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EC approves Roche's Xeloda for colon cancer

Roche's Xeloda in combination with oxaliplatin has been approved in Europe for the adjuvant treatment of patients with early colon cancer

Roche has announced that Xeloda (capecitabine) in combination with oxaliplatin (a combination known as XELOX) has been approved by the European Commission for the adjuvant (post-surgery) treatment of patients with early colon cancer.

The approval is based on data from a randomised, phase III, study of XELOX (oral Xeloda in combination with intravenous oxaliplatin) versus 5-FU/LV (a chemotherapy regimen) as adjuvant therapy for patients with stage III colon cancer who have undergone surgery. The study was carried out across 226 sites in 29 countries and involved 1,886 patients.

The primary objective of the study was to measure the superiority of XELOX in terms of the three-year disease-free survival (DFS) rate. XELOX was found to be superior to 5-FU/LV in 71.0 per cent of cases compared with 67.0 per cent.

"The approval of XELOX for the adjuvant treatment of early colon cancer is great news for patients, who now have the added benefits and convenience of oral Xeloda in combination therapy for this disease, which is potentially curable if diagnosed and treated promptly," said Pascal Soriot, chief operating officer, Roche Pharmaceutical Division.

Xeloda is already approved as a post-surgery monotherapy in patients with colon cancer throughout the world including Europe, the US and Japan. The drug is also approved in various countries for other indications including metastatic colorectal cancer, advanced gastric cancer, and metastatic breast cancer.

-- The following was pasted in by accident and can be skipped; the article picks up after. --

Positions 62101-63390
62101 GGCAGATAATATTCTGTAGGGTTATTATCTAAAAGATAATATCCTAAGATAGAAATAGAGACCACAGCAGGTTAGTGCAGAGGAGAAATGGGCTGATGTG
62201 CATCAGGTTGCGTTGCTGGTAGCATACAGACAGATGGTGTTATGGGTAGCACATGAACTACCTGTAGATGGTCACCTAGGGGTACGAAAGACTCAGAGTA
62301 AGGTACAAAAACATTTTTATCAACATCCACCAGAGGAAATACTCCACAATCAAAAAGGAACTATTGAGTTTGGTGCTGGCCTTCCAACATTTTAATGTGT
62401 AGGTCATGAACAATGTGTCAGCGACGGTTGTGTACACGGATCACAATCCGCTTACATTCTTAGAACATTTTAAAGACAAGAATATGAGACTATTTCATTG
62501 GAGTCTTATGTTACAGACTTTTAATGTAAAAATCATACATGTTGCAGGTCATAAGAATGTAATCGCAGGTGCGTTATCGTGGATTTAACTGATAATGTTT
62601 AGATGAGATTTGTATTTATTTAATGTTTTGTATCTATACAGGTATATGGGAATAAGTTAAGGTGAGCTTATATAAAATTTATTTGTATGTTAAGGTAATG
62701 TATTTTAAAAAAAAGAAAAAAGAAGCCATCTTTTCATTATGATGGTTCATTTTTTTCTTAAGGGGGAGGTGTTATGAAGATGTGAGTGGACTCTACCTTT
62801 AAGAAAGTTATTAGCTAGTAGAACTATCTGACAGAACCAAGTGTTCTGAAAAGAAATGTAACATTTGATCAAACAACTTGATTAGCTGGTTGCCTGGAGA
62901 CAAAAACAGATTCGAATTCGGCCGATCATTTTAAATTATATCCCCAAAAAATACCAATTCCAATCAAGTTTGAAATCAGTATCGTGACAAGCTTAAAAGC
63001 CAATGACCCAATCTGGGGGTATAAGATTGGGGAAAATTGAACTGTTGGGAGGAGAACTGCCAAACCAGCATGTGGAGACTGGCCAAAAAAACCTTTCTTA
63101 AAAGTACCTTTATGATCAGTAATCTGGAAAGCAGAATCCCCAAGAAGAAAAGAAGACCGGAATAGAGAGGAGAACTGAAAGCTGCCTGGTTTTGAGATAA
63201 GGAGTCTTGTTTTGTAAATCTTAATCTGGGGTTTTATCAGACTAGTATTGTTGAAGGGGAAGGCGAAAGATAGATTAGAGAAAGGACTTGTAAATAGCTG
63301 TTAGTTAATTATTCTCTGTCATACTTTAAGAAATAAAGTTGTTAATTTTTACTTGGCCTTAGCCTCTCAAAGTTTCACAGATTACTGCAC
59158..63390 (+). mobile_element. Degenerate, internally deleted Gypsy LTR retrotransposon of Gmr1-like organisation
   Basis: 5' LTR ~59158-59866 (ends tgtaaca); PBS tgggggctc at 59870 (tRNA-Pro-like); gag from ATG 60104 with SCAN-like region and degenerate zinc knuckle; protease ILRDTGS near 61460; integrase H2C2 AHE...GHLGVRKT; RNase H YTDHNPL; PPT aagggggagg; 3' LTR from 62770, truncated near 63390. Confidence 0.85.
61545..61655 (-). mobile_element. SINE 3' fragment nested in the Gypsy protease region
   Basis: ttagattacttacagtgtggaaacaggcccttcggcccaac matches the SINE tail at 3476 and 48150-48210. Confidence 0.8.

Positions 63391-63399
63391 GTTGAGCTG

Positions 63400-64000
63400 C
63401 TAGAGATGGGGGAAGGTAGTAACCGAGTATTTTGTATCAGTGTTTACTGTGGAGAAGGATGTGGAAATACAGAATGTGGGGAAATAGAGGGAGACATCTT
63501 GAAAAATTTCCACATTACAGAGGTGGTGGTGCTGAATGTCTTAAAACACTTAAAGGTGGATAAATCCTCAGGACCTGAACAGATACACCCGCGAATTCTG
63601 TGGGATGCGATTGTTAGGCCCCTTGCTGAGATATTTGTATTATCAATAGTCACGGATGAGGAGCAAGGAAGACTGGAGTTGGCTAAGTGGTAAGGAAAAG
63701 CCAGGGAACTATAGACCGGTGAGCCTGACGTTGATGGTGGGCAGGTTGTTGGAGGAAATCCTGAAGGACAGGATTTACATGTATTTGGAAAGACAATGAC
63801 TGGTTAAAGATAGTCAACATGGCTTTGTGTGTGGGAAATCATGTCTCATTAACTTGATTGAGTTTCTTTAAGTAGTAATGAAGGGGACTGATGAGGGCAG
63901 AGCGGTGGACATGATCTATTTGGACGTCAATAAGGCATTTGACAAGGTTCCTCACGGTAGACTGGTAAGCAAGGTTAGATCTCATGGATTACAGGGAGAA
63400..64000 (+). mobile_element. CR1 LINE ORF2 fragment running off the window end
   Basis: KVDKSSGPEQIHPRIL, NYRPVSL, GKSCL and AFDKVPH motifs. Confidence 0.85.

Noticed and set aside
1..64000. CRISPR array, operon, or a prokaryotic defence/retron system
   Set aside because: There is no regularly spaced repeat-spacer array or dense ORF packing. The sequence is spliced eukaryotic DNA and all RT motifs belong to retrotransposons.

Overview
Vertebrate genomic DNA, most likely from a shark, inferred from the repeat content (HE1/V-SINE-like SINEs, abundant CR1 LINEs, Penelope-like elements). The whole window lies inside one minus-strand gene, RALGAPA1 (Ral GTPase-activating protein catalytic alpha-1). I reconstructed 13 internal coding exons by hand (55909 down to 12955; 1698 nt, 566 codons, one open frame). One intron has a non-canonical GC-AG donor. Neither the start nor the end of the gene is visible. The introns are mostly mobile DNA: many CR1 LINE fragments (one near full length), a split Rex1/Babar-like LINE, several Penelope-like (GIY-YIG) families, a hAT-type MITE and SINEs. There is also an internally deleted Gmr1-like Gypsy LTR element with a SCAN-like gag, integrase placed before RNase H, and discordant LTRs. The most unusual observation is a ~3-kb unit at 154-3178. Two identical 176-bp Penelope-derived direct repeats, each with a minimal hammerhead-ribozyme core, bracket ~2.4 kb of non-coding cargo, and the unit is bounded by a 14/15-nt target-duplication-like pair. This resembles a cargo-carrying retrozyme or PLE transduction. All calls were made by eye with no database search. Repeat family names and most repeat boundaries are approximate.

Professor Hans-Joachim Schmoll, from the Martin Luther University Clinic for Internal Medicine IV, in Halle, Germany and one of the lead investigators said: "I am delighted that XELOX will now be made available to patients with early colon cancer, particularly as it is at this stage of the disease that we have the best chance of curing them."

"Having a range of treatment options means more patients are given the chance to live without their disease returning, potentially enabling them to be cured," he added.

Colorectal cancer is the second most common cause of death from cancer across all tumour types in Europe and is the third most commonly reported cancer in the world.

31st March 2010

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